The embodiment shown in FIGS. 6-8 uses a fulcrum to provide the pivot point for altering the distance between plate 91 and electrodes 86 and 87. However, other pivoting mechanisms can be utilized. Refer now to FIGS. 9 and 10, which illustrate another embodiment of a pointing device according to the present invention. FIG. 9 is a cross-sectional view of pointing device 100 through line 9-9 shown in FIG. 10. FIG. 10 is a top view of pointing device 100. To simplify the following discussion, those elements of pointing device 100 that serve functions analogous to functions described with reference to pointing device 80 have been given the same numeric designations and will not be discussed in detail here. To further simplify the drawing, the outer shell of puck 195 and the springs that provide the separation force for plates 191 and 192 when no pressure is applied to 191 have been omitted.

The puck 195 in pointing device 100 has a top plate 191 that can move relative to bottom plate 192 by pivoting about a protrusion 184. The movement of plate 191 has two degrees of freedom. The first degree of freedom allows plate 191 to rock back and forth about an axis through line 171 shown in FIG. 10. This motion provides the user with a means to depress one or the other of the “buttons” emulated by clickers 82 and 83. For example, the user can click the button associated with clicker 82 by pressing the area of plate 191 over clicker 83 in a manner analogous to that described above with reference to pointing device 80.

The second degree of freedom allows the user to depress both of the “buttons” simultaneously by pressing plate 191 at a point along axis 171 in the region near line 9-9. Hence, pointing device 100 actually provides three possible signals. The third signal is characterized by an increase in the capacitance between the electrode on plate 191 and both of electrodes 86 and 87.

In the above-described embodiments, the electrode on the bottom plate of the puck was divided into two electrodes that could be connected to the measurement circuitry separately. This arrangement allows the controller to make a determination of the capacitance between each electrode and the electrode on the top plate 191 of the puck and hence sense the position of the top plate with respect to the bottom plate. As noted above, this arrangement allows as many as three distinct “click” signals to be generated. If the bottom electrode on the puck is divided into more electrodes, additional buttons can be implemented in a manner analogous to that described above.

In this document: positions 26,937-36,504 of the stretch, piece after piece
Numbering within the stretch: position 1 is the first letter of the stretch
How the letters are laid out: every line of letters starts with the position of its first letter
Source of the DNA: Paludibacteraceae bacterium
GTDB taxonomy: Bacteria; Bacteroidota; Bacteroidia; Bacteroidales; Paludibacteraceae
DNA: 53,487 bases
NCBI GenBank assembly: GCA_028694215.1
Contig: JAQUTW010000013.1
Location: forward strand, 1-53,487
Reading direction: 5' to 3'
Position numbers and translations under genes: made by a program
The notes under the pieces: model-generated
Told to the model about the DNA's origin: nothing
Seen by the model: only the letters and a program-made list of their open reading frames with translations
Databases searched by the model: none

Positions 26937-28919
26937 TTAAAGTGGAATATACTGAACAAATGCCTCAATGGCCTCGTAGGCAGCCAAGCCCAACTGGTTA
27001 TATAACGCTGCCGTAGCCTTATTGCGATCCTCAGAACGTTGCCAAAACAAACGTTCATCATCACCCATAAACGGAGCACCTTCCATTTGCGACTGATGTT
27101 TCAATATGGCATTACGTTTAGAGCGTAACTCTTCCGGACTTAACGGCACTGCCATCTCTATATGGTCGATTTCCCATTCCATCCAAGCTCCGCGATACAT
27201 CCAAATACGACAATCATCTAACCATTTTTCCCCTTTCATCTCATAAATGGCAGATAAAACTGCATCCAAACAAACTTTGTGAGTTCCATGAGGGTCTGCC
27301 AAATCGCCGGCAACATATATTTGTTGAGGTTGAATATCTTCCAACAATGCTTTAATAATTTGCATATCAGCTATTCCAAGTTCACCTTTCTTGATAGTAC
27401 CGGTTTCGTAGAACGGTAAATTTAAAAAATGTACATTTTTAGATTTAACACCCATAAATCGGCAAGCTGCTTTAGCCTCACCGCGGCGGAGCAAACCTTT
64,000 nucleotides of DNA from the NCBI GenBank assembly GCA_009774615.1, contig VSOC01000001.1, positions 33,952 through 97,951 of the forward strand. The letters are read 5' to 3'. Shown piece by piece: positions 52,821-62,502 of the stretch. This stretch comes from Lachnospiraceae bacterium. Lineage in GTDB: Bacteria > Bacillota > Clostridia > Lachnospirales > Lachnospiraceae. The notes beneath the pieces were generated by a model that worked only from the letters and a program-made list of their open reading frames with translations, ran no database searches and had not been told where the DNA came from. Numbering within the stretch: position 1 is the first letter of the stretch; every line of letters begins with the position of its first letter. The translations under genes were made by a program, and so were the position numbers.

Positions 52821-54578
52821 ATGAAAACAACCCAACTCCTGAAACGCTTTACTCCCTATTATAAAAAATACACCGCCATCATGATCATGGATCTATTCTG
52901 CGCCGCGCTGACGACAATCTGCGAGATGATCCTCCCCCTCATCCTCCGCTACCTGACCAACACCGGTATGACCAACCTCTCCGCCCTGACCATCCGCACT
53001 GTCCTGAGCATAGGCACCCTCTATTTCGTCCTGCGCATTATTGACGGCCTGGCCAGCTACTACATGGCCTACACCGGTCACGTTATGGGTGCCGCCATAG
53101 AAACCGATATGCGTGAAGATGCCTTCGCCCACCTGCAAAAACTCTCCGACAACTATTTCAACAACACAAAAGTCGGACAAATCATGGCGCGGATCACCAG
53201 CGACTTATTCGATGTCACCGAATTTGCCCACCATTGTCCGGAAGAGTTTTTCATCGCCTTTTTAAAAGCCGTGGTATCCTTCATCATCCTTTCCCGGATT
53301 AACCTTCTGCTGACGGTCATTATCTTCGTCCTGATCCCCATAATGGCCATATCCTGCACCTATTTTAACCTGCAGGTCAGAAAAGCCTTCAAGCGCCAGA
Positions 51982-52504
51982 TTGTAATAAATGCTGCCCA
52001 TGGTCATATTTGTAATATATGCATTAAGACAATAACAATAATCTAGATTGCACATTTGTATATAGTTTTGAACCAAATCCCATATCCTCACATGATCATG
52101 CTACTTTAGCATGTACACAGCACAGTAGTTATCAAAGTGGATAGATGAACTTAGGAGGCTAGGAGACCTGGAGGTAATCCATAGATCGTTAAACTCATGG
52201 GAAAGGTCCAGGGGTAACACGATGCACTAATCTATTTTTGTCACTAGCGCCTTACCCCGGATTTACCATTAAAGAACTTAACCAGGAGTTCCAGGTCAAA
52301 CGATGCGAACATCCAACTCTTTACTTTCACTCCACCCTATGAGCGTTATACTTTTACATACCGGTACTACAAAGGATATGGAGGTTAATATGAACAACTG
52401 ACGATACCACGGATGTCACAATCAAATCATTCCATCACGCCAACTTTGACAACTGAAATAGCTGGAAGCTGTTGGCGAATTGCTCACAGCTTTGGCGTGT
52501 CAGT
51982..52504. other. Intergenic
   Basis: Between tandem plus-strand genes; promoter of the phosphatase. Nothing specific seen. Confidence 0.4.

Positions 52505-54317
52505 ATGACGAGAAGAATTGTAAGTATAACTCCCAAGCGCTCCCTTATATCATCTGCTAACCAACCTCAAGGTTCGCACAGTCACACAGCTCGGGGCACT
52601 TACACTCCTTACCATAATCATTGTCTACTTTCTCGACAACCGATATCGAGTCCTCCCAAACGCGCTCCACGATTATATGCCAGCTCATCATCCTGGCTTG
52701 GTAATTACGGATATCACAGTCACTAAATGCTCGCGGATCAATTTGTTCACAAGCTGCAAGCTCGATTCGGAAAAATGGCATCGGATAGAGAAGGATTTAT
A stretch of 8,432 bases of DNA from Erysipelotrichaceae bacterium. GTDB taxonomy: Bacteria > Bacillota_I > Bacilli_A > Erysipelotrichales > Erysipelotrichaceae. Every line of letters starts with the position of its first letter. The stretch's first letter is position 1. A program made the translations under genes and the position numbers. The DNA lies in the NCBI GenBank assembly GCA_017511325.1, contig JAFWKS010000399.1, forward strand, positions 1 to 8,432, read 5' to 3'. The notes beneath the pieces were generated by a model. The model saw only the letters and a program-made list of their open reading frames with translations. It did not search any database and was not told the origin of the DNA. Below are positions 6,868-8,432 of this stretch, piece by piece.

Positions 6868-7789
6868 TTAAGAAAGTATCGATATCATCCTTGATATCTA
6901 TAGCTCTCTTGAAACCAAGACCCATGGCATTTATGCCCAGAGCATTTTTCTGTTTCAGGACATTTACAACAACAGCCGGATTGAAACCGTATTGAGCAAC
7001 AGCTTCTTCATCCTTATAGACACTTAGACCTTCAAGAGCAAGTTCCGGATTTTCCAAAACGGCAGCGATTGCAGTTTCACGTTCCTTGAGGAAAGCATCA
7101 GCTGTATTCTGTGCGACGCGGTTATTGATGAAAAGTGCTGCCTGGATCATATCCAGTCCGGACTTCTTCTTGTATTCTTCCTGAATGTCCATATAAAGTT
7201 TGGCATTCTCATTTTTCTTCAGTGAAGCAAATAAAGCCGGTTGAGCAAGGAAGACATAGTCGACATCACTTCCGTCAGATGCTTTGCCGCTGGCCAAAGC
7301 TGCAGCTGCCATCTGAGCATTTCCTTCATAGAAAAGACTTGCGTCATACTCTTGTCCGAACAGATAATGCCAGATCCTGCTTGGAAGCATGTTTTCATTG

Refer now to FIGS. 11 and 12, which illustrate a puck that can emulate 4 separate buttons that can be pressed individually or in groups of two buttons. FIG. 11 is a top view of puck 200, and FIG. 12 is a cross-sectional view of puck 200 through line 12-12. Puck 200 includes a top plate 291 that can move relative to a bottom plate 292. To simplify the drawing, the outer shell of puck 200 and the springs that provide the separation force for plates 291 and 292 when no pressure is applied to 291 have been omitted. A post 284 attached to the central region of plate 291 sets the minimum distance between the central regions of plates 291 and 292 but allows plate 291 to tip relative to plate 292 to alter the distances between plate 291 and each of the electrodes. A small protrusion is provided over each clicker as discussed above. Exemplary protrusions are shown at 281 and 285.

In operation, the user applies pressure to plate 291, and plate 291 moves toward plate 292 until post 284 engages the surface of plate 292. This change is the distance is used by the controller to determine if the user's finger is present in a manner analogous to that discussed above. During this determination, electrodes 286-287 are connected together to form a single electrode, which, in turn, forms the bottom plate of a capacitor having electrode 295 as its top plate. The change in distance is determined by observing the capacitance of this capacitor.

To actuate one of the buttons, the user applies a differential pressure to the top surface of plate 291. For example, to actuate the button corresponding to clicker 283, a pressure is applied to plate 291 such that the average distance between plates 291 and 292 in the region of electrode 287 decreases. Assume for the moment that this force is centered over protrusion 285. The average distance between plates 291 and 292 in the region of electrode 288 will increase simultaneously. Finally, the average distance between plates 291 and 292 will remain approximately unchanged by this operation. Hence, by measuring the capacitance between electrode 295 and each of electrodes 286-289, the orientation of plate 291 can be determined.